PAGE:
Physical: Thermodynamics, quantitative kinetics and equilibria, electrode potentials and electrochemical cells.

Success at A Level means building on strong results at GCSE and so we require a Grade 7 or above in GCSE Chemistry, or two Grade 7 results in Combined Science. Chemistry A Level requires a lot of mathematical manipulation; consequently, Grade 7 in GCSE Mathematics is also required. To attain good grades in Chemistry you should: • have a curiosity about the subject • be able to work independently as well as part of a team • communicate ideas effectively in your written work • research and think critically about chemical problems

Course Content The course is arranged into the traditional three branches of physical, inorganic and organic chemistry.

First year: Physical: Atomic structure, mole calculations, bonding, energetics, qualitative kinetics and equilibria. Inorganic: Periodicity, the chemistry of the Alkaline earth metals (group 2) and the Halogens (group 7). Organic: The reactions of alkanes, halogenoalkanes, alkenes, alcohols and organic analysis.

Inorganic: Period 3 elements and their oxides, transition metals, the reactions of aqueous ions. Organic: Optical isomerism, the reactions of carbonyls and their derivatives, aromatic chemistry, amines, amino acids and polymers, including proteins as well as DNA, NMR spectroscopy and chromatography.

Examination Format Paper 1: Inorganic and physical chemistry with relevant practical skills (2 hours) 35%. Paper 2: Organic, with relevant physical chemistry and practical skills (2 hours) 35%. Paper 3: Practical skills and synoptic assessment (2 hours) 30%. There is no separate practical examination as the practical skills will be examined within these papers. However, if 12 practical investigations are completed during the course to a satisfactory level, this will be acknowledged by an A Level Practical Endorsement on the certificate.


Page 14

Advanced Level Computer Science Entry Requirements

Programming Project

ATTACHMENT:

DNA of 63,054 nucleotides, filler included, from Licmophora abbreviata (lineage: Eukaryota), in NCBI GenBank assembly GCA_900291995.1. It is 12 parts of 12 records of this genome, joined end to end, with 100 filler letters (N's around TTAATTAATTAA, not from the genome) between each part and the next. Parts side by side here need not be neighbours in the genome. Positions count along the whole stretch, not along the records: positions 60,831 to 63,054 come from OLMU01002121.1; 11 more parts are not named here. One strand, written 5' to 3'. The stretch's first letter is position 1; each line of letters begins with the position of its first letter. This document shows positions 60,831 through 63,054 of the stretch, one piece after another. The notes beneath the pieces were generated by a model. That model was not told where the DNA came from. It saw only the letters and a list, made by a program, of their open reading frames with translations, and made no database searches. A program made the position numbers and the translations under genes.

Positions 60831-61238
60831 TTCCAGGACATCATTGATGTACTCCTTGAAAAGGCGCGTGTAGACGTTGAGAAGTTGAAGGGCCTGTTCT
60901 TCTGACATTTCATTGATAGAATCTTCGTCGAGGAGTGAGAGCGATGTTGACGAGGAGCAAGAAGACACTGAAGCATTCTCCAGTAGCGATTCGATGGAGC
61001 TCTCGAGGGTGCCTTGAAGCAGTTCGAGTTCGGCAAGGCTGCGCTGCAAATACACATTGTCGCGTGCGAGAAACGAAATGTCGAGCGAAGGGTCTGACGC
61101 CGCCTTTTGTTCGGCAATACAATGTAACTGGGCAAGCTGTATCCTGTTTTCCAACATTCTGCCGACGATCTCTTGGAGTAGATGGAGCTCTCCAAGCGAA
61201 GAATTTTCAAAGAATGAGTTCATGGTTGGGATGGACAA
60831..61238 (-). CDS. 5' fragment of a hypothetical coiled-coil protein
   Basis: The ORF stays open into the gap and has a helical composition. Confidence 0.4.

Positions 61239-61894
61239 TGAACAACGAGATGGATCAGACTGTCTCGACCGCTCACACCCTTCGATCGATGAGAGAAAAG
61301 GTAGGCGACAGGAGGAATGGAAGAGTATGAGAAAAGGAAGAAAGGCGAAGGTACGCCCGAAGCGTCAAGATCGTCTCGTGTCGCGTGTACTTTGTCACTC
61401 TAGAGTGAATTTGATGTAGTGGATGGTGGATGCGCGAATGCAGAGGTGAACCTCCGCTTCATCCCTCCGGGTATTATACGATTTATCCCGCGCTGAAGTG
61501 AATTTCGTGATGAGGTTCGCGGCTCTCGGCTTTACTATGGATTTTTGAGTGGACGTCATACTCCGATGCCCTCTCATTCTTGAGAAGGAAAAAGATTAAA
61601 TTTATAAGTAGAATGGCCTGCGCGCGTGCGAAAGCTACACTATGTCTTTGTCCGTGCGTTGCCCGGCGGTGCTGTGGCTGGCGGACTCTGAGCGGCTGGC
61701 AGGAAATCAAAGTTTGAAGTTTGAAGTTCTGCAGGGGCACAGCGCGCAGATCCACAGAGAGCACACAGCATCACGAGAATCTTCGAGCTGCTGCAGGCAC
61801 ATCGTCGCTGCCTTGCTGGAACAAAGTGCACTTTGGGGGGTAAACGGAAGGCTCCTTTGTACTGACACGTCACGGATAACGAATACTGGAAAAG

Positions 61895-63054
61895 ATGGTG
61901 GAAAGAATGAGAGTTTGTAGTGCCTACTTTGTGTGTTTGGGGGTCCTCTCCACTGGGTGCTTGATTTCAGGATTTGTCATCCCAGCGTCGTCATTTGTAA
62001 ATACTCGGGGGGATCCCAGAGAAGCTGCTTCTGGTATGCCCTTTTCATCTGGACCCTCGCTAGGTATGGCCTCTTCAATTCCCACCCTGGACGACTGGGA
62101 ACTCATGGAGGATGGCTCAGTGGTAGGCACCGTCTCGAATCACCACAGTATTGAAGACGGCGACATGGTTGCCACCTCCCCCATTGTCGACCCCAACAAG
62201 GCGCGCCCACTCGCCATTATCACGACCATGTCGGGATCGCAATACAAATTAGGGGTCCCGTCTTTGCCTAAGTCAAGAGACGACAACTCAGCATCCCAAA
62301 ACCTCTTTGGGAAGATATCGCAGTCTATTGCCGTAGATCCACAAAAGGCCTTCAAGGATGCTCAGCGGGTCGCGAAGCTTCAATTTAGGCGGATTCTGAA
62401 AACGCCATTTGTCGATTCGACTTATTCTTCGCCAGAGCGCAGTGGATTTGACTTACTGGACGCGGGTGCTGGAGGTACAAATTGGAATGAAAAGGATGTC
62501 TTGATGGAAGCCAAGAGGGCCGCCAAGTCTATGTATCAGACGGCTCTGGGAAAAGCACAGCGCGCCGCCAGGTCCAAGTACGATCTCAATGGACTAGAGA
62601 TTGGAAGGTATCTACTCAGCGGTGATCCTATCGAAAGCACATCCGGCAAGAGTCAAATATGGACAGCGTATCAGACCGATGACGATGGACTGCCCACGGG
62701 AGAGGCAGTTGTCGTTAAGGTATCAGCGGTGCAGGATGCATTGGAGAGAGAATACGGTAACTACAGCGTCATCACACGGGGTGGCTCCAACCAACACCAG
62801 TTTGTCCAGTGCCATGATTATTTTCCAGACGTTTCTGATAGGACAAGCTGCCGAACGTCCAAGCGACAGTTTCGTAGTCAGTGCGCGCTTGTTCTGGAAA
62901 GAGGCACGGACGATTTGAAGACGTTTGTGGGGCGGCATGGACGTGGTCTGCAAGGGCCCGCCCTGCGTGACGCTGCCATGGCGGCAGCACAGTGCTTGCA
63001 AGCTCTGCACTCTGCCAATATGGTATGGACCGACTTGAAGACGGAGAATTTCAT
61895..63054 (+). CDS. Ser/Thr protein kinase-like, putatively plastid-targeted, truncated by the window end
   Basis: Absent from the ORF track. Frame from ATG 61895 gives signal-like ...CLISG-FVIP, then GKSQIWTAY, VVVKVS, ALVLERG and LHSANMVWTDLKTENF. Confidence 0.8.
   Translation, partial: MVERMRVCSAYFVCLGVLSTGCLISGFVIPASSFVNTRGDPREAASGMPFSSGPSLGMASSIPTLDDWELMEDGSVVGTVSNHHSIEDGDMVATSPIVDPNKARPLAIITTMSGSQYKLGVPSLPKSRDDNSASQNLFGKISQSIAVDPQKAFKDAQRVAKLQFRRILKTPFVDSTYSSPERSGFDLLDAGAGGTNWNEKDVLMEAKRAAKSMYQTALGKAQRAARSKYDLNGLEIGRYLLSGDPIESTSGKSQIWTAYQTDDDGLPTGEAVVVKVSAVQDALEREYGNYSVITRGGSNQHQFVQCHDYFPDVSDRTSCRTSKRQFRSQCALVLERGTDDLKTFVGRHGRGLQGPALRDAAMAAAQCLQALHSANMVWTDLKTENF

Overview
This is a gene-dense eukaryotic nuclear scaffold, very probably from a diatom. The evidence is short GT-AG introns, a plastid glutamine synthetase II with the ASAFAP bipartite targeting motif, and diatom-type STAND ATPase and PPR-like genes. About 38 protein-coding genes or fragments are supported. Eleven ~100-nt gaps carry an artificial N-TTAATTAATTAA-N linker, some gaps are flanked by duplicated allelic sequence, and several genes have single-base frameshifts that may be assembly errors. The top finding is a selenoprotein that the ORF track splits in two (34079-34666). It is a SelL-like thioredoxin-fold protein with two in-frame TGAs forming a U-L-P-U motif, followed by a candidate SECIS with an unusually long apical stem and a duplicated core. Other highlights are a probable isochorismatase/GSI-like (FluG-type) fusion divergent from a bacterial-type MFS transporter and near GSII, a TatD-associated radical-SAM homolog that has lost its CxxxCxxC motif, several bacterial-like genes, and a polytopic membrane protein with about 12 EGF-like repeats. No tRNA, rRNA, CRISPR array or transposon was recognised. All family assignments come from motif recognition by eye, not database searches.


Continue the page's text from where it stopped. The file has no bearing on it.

The A Level Computer Science course will help you to develop the capacity to think creatively, innovatively, analytically, logically and critically. You will need to gain an understanding of the organisation of computer systems, including software, hardware, data, communications and people. You will also develop skills in individual investigation, project management, time management and practical programming. Prospective candidates should have attained at least a Grade 6 in GCSE Computing/ICT, or Grade 5 in GCSE Mathematics.

In this project, students have the opportunity to create a programmed solution to a problem that they have defined. They will: investigate and analyse the problem; design and build a software solution to it; and document, test and evaluate its implementation. This project allows students to show their programming skills and creative flair, which has resulted in some releasing their work publicly.

Examination Format

Course Content

Unit

Length of Examination

% of Total A Level Mark

Computer Systems

01

2 hours 30 minutes

40%

Students will investigate: the hardware and software that make up a computer system; the presentation, structure and management of data; the transmission and networking of data; the system’s development life cycle; the characteristics of information systems; and the implications of computer use in society. Students also cover the need to design solutions to problems by developing an understanding of the structure of procedural programs, different data types and data structures, as well as investigating the common facilities of procedural languages.

02

2 hours 30 minutes

40%

03

Project

20%